allegedly authorized these same Defendants to use force against the Plaintiff, which
allegedly resulted in further “physical abuse.”4 Cf. Cottone, 326 F.3d at 1361 (“The
amended complaint also does not make any allegations that the supervisors had any
knowledge of [the subordinates’] failure to monitor inmates or that [the subordinates]
had any past history, or even one prior incident, of failing to monitor inmates or of
watching computer games.”). Taking these allegations as true and drawing all
reasonable inferences in the Plaintiff’s favor, the Plaintiff has sufficiently alleged a
causal connection between Humphrey’s and Bishop’s conduct and the allegedly
unlawful conduct of their subordinates.
Because the Plaintiff has sufficiently alleged an Eighth Amendment violation
against these Defendants, the Plaintiff has met his burden under the first prong of the
In his response to the Defendants’ motions to dismiss, the Plaintiff mentions that Bishop authorized
force. (Doc. 70 at 1). In his complaint, he alleges that both Humphrey and Bishop authorized force.
(Doc. 1, ¶ 35).
qualified immunity analysis. As to the second prong, clearly established law gave these
Defendants fair warning that their actions violated the Plaintiff’s constitutional rights.
“This Court has long recognized that supervisors are liable for the excessive force … of
their employees where the supervisors received numerous reports of prior misconduct
of that nature by those same employees and did nothing to remedy to the situation.”
Danley, 540 F.3d at 1315. Because the Plaintiff has also met his burden under the
second prong, Humphrey and Bishop are not entitled to qualified immunity as to the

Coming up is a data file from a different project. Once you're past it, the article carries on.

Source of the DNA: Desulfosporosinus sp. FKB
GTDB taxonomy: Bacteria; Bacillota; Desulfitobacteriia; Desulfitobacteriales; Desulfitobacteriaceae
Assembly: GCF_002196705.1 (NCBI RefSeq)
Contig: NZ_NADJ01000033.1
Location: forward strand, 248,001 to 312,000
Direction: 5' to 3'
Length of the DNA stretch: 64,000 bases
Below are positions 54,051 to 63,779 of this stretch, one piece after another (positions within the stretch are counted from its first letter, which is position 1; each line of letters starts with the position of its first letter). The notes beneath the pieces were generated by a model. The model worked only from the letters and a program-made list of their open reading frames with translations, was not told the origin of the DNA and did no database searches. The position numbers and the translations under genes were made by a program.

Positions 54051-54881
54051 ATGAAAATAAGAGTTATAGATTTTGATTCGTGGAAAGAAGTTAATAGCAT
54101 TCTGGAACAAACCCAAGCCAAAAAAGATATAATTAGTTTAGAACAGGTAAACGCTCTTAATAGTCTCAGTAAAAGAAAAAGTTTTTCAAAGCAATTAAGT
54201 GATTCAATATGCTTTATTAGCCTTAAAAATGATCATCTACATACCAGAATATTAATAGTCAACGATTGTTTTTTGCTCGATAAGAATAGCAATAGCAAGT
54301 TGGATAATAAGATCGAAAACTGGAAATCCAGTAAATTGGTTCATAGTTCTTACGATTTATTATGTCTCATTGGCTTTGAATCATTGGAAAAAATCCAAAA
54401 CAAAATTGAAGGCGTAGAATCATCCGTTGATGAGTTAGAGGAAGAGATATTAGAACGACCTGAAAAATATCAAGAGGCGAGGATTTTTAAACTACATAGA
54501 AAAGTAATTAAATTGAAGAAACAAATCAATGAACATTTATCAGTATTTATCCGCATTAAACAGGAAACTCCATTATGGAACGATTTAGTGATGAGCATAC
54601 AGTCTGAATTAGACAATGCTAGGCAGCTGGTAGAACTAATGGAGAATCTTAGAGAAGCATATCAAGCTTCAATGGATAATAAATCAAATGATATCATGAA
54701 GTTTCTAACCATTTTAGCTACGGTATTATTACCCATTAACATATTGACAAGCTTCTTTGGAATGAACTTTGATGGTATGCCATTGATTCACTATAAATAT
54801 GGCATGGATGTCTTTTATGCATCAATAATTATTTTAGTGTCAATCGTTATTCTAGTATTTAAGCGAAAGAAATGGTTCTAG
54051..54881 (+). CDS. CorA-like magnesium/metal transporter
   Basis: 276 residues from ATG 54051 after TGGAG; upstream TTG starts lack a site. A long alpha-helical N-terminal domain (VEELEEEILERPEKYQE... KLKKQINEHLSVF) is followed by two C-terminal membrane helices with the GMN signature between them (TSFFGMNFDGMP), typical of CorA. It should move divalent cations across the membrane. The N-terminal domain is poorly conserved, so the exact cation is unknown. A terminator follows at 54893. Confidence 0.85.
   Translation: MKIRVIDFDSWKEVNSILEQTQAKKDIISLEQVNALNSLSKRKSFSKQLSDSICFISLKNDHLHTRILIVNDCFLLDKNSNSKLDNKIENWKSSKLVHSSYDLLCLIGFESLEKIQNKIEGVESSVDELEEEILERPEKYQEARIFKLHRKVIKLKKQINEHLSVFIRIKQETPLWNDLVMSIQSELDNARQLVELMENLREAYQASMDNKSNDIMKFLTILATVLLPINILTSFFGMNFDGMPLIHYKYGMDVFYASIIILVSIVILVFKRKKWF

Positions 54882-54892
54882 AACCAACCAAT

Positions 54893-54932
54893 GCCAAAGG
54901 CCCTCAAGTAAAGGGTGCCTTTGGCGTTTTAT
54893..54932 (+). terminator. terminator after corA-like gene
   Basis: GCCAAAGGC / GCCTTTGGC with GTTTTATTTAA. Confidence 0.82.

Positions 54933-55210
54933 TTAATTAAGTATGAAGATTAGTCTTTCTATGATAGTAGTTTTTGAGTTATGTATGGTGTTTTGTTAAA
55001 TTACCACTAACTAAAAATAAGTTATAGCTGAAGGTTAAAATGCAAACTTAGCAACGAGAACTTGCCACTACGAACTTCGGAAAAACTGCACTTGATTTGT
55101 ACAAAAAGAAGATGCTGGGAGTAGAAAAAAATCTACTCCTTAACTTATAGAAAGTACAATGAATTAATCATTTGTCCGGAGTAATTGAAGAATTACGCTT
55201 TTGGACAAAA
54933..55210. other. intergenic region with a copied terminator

supervisory liability claim.
The Court also agrees with the Magistrate Judge that the Defendants’ motions to
dismiss should be granted in part to the extent the Plaintiff seeks to sue Humphrey and
Bishop, or any other Defendant, in their official capacities for monetary damages. The
Court agrees the Defendants’ motion for sanctions (Doc. 60) and the Plaintiff’s motion
for a preliminary injunction (Doc. 82) and motion for a temporary restraining order (Doc.
86) should be denied for the reasons stated in the Recommendation.
The Plaintiff includes a request for a “temporary lawyer to do [a TRO] for [him]” in
his motion for a temporary restraining order. (Doc. 86). The Court construes this
request as a motion to appoint counsel. Pursuant to 28 U.S.C. § 1915(e)(1), “the court
may request an attorney to represent any person unable to afford counsel.” However,
“[a]ppointment of counsel in a civil case is not a constitutional right.” Wahl v. McIver,
773 F.2d 1169, 1174 (11th Cir. 1985); see also Hunter v. Dep’t of Air Force Agency, 846
F.2d 1314, 1317 (11th Cir. 1988) (stating that decision is within discretion of district
court). Rather, “it is a privilege that is justified only by exceptional circumstances.”
Wahl, 773 F.2d at 1174. In exercising its discretion regarding whether to appoint
counsel for an indigent party, “the district court typically considers, among other factors,
the merits of the plaintiff’s claim and whether the claim is factually or legally so complex
as to warrant the assistance of counsel.” Holt v. Ford, 862 F.2d 850, 853 (11th Cir.
1989). As stated above, the Plaintiff simply requests a “temporary lawyer to do [a
TRO].” Again, the Court agrees the motion for a temporary restraining order should be
denied. Further, the Plaintiff’s claims are neither factually nor legally complex.
Accordingly, to the extent the Plaintiff’s request can be construed as a motion to appoint
counsel, that motion is DENIED.
The Court has reviewed the Recommendation, and the Court accepts the
findings, conclusions, and recommendations of the Magistrate Judge. Thus, the
Recommendation is ADOPTED and made the order of this Court. Accordingly, the
Defendants’ motions to dismiss are GRANTED in part and DENIED in part. (Docs. 26;
56; 75). The Defendants’ motion for sanctions (Doc. 60) and the Plaintiff’s motion for a
preliminary injunction (Doc. 82) and motion for a temporary restraining order (Doc. 86)
SO ORDERED, this 9th day, of March, 2015.
S/ Marc T. Treadwell
MARC T. TREADWELL, JUDGE
UNITED STATES DISTRICT COURT